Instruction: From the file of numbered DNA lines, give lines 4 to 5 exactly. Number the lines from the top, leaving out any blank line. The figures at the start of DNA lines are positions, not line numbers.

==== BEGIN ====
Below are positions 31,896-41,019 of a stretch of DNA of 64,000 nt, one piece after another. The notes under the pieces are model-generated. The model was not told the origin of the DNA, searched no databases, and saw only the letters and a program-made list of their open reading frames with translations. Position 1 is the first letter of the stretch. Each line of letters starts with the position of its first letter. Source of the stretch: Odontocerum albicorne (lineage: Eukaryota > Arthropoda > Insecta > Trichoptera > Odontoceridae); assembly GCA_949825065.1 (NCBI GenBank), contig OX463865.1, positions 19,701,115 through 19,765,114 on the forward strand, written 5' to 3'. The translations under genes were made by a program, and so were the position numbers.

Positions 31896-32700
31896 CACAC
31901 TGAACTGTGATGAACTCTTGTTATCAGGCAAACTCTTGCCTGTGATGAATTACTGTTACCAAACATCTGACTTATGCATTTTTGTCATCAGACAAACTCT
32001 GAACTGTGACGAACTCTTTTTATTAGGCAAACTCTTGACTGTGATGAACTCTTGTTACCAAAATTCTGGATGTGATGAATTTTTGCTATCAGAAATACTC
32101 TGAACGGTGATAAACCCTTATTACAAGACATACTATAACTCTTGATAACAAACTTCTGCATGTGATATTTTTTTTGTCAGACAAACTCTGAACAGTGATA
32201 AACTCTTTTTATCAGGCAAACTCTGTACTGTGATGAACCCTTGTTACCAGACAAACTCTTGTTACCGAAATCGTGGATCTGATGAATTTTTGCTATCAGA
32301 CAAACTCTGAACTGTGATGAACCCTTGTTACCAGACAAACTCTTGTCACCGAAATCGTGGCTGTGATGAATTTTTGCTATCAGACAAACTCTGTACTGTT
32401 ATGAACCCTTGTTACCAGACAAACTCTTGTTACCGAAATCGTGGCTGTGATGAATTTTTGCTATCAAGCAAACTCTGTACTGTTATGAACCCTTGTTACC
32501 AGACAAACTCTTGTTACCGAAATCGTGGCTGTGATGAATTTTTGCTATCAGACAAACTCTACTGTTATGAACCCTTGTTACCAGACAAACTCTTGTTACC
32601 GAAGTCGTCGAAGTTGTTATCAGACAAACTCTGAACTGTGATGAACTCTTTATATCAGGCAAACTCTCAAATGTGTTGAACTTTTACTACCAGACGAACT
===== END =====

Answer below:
31901 TGAACTGTGATGAACTCTTGTTATCAGGCAAACTCTTGCCTGTGATGAATTACTGTTACCAAACATCTGACTTATGCATTTTTGTCATCAGACAAACTCT
32001 GAACTGTGACGAACTCTTTTTATTAGGCAAACTCTTGACTGTGATGAACTCTTGTTACCAAAATTCTGGATGTGATGAATTTTTGCTATCAGAAATACTC